This paper examines the relevance of three semantic models for translation. Structural semantics, more specifically semantic feature analysis, has given rise to the maxim that we should translate "bundles of semantic features". Prototype semantics suggests that word-meanings have cores and fuzzy edges which are influenced by culture. For translation this means that we do not necessarily translate bundles of features but have to decide whether to focus on the core or the fuzzy edges of the meaning of a particular word. Scenesand-frames semantics suggests that word meaning is influenced by context and the situation we are in. Word-meaning is thus not static but dynamic, and it is this dynamism which should govern our decisions as translators.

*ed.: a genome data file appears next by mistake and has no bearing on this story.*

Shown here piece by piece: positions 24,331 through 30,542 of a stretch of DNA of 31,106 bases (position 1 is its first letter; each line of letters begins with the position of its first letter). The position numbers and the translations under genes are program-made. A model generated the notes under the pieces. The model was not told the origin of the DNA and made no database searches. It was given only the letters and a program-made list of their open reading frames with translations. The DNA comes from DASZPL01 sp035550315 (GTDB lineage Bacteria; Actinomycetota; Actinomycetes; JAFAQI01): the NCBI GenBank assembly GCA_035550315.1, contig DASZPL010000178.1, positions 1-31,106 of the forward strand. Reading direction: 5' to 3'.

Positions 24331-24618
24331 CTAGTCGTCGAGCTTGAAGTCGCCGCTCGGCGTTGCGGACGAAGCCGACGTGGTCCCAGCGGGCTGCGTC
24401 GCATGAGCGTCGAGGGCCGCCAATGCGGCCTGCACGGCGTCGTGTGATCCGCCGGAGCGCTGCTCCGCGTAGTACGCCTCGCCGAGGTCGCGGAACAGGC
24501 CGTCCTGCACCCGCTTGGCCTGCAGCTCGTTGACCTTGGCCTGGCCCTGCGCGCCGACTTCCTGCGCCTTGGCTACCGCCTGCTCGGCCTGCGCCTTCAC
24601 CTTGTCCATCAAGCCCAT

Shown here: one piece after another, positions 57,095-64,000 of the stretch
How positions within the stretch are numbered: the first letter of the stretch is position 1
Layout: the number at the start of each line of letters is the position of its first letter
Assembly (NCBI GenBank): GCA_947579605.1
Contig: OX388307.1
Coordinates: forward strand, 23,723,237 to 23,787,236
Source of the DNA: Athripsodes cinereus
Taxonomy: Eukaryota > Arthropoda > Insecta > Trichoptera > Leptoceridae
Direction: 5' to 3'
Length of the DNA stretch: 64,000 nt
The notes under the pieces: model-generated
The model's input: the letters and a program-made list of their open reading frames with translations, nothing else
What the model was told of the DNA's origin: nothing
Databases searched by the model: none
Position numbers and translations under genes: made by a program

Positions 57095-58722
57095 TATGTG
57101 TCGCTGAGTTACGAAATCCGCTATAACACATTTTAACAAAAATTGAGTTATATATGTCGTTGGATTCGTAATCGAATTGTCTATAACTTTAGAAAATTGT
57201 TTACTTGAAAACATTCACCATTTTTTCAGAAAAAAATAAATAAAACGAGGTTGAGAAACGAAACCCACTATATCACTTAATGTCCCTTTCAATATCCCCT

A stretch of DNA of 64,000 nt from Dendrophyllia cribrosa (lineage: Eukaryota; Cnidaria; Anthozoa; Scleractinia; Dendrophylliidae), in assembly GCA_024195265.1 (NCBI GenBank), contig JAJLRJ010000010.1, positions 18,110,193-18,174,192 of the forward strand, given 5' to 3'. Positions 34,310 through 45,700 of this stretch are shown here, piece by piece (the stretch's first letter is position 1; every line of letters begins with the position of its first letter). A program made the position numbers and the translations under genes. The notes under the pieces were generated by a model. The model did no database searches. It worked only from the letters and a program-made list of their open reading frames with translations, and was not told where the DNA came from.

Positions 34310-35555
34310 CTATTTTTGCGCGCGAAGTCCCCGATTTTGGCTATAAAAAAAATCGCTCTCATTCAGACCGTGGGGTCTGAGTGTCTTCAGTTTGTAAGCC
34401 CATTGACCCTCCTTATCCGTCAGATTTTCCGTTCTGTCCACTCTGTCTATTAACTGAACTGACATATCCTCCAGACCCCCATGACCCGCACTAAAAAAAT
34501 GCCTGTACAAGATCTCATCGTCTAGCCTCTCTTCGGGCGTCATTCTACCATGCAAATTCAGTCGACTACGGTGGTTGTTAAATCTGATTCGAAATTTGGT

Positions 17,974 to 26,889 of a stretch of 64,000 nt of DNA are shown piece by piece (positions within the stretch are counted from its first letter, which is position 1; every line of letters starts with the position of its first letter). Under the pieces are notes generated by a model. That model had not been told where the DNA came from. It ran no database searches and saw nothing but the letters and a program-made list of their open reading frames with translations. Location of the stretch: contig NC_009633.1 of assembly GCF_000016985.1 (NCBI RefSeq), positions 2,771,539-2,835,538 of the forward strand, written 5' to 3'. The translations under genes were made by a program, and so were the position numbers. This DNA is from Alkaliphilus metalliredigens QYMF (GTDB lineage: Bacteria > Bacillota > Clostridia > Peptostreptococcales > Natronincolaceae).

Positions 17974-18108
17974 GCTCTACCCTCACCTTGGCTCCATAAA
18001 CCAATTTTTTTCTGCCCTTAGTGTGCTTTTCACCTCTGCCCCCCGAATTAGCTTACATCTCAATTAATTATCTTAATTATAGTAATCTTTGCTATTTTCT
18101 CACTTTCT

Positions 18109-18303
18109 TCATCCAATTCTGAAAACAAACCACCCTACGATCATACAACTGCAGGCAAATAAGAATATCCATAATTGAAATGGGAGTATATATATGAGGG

Translators will perhaps agree that problems with the meanings of words and phrases are the most common ones and are the source of the most serious errors. There are all sorts of ways to deal with these problems, ranging from intuition to scientific analysis. I am in favour of the latter and shall try to discuss the contribution linguistic models can make toward the solution of [ p. 2 ]semantic translation problems. Let me begin with an example.
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